Tag Archives: histones
The histone variant H3.3 appears to help keep certain genetic elements called retrotransponsons in place in the genome, preventing potentially harmful mutations in mouse embryonic stem cells, researchers have found. This discovery reveals a basic mechanism for epigenetics, or the control of inherited traits through means other than DNA. More »
Allis is recognized for his foundational research on the unexpected regulation of gene activation by modifications to proteins that package DNA, work with implications for many diseases including cancer. The Breakthrough Prize is worth $3 million, making it the richest prize in the life sciences, roughly double the Nobel Prize. More »
Researchers have found that key aspects of cell division, such as the formation of the support structure for the envelope that surrounds the nucleus, depend on the presence of DNA-organizing proteins known as histones. More »
Funabiki’s research has pointed to a role for DNA-packaging proteins known as histones in the formation of structures involved in cell division, with implications for understanding and treating disease. More »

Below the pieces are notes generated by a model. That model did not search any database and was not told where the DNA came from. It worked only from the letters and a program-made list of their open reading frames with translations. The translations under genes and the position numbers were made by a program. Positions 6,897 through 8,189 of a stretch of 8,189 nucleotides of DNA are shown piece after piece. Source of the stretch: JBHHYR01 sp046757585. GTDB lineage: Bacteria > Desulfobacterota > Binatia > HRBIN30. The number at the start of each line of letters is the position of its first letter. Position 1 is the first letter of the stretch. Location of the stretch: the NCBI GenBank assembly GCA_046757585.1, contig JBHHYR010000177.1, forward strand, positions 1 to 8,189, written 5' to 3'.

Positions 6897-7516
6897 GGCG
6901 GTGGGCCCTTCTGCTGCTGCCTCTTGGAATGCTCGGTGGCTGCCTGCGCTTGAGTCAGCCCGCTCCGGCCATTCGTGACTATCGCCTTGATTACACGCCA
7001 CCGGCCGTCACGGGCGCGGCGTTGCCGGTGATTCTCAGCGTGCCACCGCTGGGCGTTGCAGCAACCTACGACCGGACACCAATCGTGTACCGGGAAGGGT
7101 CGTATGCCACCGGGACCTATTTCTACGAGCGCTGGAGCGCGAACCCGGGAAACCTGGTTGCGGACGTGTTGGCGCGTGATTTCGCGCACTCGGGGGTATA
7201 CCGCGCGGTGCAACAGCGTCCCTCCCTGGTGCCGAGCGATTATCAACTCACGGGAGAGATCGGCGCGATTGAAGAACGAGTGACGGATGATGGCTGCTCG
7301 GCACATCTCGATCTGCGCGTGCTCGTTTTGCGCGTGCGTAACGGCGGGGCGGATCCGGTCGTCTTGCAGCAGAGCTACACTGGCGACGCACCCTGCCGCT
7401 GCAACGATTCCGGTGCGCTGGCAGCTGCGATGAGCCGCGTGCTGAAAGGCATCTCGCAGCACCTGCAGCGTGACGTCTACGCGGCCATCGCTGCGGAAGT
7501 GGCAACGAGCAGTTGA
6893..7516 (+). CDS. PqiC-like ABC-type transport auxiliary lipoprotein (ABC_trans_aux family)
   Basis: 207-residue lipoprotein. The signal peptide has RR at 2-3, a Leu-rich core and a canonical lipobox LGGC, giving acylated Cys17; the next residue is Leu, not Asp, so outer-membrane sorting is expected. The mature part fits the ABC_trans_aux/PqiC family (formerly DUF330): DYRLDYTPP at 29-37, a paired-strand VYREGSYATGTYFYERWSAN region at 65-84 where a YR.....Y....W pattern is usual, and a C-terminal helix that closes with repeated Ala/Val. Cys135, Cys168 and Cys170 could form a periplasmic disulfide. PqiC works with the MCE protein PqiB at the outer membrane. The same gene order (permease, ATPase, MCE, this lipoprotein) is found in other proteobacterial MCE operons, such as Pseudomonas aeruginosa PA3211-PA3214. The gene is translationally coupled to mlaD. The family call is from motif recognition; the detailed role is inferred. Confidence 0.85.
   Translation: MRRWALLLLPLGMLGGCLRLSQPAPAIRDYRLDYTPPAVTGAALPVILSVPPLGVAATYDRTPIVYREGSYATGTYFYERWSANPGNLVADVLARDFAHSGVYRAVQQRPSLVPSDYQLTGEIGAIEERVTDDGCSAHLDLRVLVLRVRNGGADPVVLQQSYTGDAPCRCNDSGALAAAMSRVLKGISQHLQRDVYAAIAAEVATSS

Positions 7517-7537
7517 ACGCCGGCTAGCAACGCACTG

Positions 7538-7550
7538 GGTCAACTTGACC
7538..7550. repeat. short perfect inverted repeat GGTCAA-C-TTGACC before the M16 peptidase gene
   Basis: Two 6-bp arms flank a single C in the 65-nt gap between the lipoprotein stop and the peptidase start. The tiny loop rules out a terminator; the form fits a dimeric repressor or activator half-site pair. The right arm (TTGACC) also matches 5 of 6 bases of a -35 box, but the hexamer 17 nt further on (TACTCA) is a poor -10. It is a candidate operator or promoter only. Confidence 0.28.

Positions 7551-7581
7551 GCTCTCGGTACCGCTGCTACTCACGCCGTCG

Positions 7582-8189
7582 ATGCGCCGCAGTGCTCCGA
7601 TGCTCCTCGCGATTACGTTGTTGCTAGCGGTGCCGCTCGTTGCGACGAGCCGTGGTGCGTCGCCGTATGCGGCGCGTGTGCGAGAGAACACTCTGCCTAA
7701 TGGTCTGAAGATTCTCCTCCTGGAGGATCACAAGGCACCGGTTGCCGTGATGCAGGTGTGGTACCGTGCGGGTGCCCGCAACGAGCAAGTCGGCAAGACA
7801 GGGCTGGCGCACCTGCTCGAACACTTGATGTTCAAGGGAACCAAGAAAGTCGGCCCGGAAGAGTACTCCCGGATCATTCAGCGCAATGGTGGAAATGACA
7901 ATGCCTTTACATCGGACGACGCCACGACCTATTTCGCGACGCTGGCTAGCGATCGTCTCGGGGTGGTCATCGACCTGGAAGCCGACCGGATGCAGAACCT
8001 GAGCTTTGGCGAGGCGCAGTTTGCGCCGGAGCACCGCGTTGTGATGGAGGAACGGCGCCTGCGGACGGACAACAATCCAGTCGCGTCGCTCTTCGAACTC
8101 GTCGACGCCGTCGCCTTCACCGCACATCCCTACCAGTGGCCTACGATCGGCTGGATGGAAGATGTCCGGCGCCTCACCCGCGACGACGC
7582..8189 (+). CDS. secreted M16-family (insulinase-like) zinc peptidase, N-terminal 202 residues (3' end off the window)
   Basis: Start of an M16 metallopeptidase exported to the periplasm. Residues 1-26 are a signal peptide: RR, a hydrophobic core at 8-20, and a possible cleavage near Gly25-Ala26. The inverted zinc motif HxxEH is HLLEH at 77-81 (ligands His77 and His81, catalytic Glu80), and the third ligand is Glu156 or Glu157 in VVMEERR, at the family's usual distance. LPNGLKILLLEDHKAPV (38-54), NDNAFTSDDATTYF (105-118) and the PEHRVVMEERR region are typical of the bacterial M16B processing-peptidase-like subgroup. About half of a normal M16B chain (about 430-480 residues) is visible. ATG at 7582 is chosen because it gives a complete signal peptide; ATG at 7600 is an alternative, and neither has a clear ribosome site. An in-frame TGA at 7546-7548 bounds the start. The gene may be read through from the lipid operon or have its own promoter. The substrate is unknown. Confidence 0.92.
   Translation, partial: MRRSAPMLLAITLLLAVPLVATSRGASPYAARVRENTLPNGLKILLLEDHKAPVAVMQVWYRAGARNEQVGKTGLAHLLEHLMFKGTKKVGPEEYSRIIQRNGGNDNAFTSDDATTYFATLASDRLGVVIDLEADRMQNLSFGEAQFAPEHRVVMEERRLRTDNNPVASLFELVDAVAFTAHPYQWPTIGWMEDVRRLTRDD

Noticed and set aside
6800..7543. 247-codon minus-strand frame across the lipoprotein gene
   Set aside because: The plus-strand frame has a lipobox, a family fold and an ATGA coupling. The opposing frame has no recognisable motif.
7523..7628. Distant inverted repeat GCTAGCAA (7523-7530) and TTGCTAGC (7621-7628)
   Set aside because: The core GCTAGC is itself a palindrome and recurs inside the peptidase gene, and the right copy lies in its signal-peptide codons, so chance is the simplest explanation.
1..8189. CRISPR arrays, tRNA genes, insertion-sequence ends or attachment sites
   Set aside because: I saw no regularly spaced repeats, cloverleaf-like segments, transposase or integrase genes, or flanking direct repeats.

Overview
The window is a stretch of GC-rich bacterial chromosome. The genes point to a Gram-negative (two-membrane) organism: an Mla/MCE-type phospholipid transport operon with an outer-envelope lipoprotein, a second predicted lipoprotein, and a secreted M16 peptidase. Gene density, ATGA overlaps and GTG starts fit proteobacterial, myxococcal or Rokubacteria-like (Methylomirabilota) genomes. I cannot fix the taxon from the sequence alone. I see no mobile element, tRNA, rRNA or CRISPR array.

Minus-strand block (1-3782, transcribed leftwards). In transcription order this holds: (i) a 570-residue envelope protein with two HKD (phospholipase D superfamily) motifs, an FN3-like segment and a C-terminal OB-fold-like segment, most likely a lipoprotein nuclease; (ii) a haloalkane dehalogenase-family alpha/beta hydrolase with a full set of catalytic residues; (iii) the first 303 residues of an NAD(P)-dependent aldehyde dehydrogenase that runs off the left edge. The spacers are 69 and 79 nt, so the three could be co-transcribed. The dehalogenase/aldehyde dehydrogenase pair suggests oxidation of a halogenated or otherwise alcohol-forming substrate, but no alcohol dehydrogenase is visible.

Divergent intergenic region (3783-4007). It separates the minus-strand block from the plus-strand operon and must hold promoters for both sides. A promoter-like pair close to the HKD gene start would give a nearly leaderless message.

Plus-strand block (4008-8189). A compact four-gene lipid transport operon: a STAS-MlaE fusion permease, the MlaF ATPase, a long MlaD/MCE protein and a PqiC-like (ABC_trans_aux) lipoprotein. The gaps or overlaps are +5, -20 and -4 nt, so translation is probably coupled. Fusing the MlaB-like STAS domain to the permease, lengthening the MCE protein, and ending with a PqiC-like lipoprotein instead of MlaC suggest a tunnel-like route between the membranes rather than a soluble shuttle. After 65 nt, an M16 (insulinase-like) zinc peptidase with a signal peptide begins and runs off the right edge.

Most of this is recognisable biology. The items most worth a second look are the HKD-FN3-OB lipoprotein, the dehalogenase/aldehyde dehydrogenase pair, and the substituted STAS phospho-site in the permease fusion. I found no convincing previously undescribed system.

Allis’s discovery that chemical “tags” bind to specific sections of histone proteins in order to activate or silence nearby genes has ignited the field of epigenetics, a relatively new area of study which explores the inheritance of physical changes that cannot be traced back to mutations in the DNA sequence. The Japan Prize, worth approximately half a million dollars, is among the most prestigious prizes in science. More »
Scientists in David Allis’s laboratory have shown how a mutated histone protein inhibits an enzyme, which normally keeps cell growth in check, and causes a rare form of pediatric brain cancer called DIPG. Their findings reveal a mechanism for inhibiting enzymes and could lead to the development of pharmaceuticals that mimic the action of these mutant proteins.
Allis leads one of five cancer research teams that are winners of $5 million in grant awards from The Starr Foundation’s Sixth Starr Cancer Consortium Grant Competition.
Researchers have discovered a novel mechanism by which influenza viruses hijack key regulators of the human body’s normal antiviral response in order to slip by it undetected. The results have major implications for our understanding of the biology of the seasonal influenza virus and suggest a possible target for a new class of antiviral and anti-inflammatory drugs. More »
Histones, the proteins that help roll several feet of DNA into the microscopic span of a single nucleus, are turning out to be much more than just packaging material. Instead, recent studies indicate that these once underrated proteins actively participate in switching genes “on” — a vital life process occurring at all times in each one of our cells. More »